심준보 Before starting reading this book, I also watched the video that you watched and it helped me understand some circumstances in this book, such as separated fathers, the trains that carried Lithuanians. Moreover, this book let me know how happy my life is. And after reading this book, I questioned myself: "If I were in Lina's condition, could I take actions that Lina did?" I think that Lina is one of the bravest girls in the world because she did many things that seemed to be impossible or very dangerous and I can't say that I also have the courage to do so.
I hope more people to read this book because reading this book might give a chance to know the history that was concealed from the world.


message 44: by Heo (last edited Jun 24, 2017 11:14PM) (new) - rated it 5 stars

Heo In wow great review! thanks to you, I can know the existence of movie. during my vacation, i would watch the movie.
in fact, during reading this book, I felt similar with you. I felt a great sadness throughout the entire story. but, This book reminds me just how fortunate born in Korea and peaceful home circumstance. Not the slavery camp! we had to say thanks to god. and our parents.
however, as you know, in the currency time, 21 century, still, the slavery camp exist! in the north Korea. never ending. and human couldn't stop the situation. even though we know how serious the camp like the novel. HOW WE STOP THIS HISTORICAL REPEAT?


message 45: by Lee (new) - rated it 5 stars

Lee In I agree with you. Lina is an amazing character. It is too obvious for me to say this, but if I was Lina, I would never have done those brave things like Lina. She is tough and takes the lead in helping others. It's her amazing ability and I kept thinking that I want to be a brave and kind person like her while reading this book. Lina didn't give up and become complacement. We often put up the word "give up" in our mouths. There seems to be no end to the negative situation, but eventually we will win. Like we did last time. Thank you for good review.


Kim Jaewon It was very valuable review for all the readers who had read this book. Like you said, this book makes me remind how fortunate we are to be born in the era, and live in the era. Also, we shouldn't forget the war too. Thank you for your review!


message 47: by Yun (new) - rated it 5 stars

Yun Jihye I agree with your review that this book is worth praised in some part, I can also know about the Lithuanians displaced to Siberian work camps during World War 2. And Lina's frequent reference about Edward Munch and Ruta Sepetys' quite a few shocking, disturbing, and graphic scenes are also very impressive to me. I like your review! Thank you:-)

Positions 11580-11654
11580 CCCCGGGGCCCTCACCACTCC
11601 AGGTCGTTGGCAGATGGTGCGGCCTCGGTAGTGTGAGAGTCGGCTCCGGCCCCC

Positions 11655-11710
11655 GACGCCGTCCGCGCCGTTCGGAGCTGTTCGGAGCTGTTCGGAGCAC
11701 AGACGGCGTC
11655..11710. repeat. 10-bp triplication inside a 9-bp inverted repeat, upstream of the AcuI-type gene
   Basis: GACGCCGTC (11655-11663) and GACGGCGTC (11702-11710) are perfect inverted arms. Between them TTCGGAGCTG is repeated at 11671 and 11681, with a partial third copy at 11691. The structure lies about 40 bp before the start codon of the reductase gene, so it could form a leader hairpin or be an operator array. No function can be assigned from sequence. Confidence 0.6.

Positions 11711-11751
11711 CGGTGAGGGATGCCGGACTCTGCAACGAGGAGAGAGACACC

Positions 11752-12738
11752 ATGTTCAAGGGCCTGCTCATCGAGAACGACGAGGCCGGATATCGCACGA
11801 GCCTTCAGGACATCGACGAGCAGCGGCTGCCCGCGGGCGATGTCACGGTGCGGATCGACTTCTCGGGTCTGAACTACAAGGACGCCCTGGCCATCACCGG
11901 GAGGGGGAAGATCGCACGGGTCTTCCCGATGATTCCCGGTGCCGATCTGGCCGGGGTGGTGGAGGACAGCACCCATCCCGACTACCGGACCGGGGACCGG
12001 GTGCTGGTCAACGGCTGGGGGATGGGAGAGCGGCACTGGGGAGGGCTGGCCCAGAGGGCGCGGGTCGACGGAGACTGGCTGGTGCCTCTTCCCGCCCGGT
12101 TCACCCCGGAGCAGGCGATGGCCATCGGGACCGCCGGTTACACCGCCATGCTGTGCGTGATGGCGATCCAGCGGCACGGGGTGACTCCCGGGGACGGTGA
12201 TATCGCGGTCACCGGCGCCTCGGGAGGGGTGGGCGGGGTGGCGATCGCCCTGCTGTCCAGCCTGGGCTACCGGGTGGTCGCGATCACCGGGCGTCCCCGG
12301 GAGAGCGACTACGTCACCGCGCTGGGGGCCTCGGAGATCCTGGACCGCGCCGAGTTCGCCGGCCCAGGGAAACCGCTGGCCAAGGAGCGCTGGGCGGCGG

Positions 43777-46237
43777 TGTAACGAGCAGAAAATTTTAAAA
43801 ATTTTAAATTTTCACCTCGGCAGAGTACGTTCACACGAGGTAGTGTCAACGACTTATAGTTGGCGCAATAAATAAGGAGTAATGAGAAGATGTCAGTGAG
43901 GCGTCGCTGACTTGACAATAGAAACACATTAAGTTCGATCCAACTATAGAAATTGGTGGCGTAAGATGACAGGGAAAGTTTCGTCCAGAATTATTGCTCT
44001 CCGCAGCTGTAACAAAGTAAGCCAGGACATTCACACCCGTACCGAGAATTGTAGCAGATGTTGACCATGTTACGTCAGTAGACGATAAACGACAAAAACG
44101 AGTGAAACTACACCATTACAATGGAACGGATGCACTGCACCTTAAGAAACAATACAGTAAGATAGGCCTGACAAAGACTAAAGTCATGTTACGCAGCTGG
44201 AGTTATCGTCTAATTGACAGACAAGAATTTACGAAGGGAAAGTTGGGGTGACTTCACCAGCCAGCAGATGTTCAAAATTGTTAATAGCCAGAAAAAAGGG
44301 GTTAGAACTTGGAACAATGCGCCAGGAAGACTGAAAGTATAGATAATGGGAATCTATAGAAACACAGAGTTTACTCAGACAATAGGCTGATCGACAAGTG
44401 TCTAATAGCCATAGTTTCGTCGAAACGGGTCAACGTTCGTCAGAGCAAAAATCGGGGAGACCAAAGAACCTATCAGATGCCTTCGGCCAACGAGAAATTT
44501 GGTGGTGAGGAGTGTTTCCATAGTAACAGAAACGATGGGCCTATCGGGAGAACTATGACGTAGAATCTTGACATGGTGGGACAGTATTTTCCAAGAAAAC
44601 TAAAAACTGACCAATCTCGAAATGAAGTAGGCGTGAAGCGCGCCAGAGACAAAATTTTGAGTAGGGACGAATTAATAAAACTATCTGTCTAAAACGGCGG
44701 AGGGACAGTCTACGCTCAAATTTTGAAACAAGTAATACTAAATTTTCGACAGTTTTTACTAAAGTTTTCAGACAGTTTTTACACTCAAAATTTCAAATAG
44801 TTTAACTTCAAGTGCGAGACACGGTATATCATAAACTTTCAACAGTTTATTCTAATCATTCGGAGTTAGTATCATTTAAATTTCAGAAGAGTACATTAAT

message 48: by SeungHyun (new)

SeungHyun Song Me too, I think it's a nice book. Actually, I loved this book. at first I got to read this book, I thought that it was going to be boring and banal. So, it was a bit hard for me to start reading the book. However, it was not long that I got attracted by this book. Eventhough I had big exams soon, I couldn't put the book down. Each time i finished the chapter and determined to stop reading, I got curious what was going to happen next. The favorite part of this book is where Lina and Andrius had romance. I was really looking forward to see romance between Andrius and Lina since i the beginning of the book. However, the part that was the most impressive is another part, where Lina finds out that Andrius's mom, Mrs. Arvydus had to be a prostitute with no choice, to save his son. While reading this chapter I got upset about the cowardliness of the soldiers using Andrius to threaten Mrs. Arvydas to be a prostitute. Shocked at the things that the soldiers do to people, I decided to find more about the information of other cases that showed "imperialism" and "cruelty(victims)". The most favorite thing about this book is that it allowed me to know about, think about, and find more information on the circumstances of the time which this book talks about. Consequently, this book gave me a big opportunity to make myself grow up. I really want to recommend this book to others!


message 49: by Nuri (new) - rated it 4 stars

Nuri Jo I was shocked when I first read the book. But I never regret reading this book. I think that it is a really meaningful book. My grandfather generation is a generation that has gone through war. He participated in a war called the Vietnam War and lost his one leg. So I listen to the grandfather of the cruelty of war. I know how scary the war is. So like you, I really appreciate the fact that I was born in this age and here. Thanks:)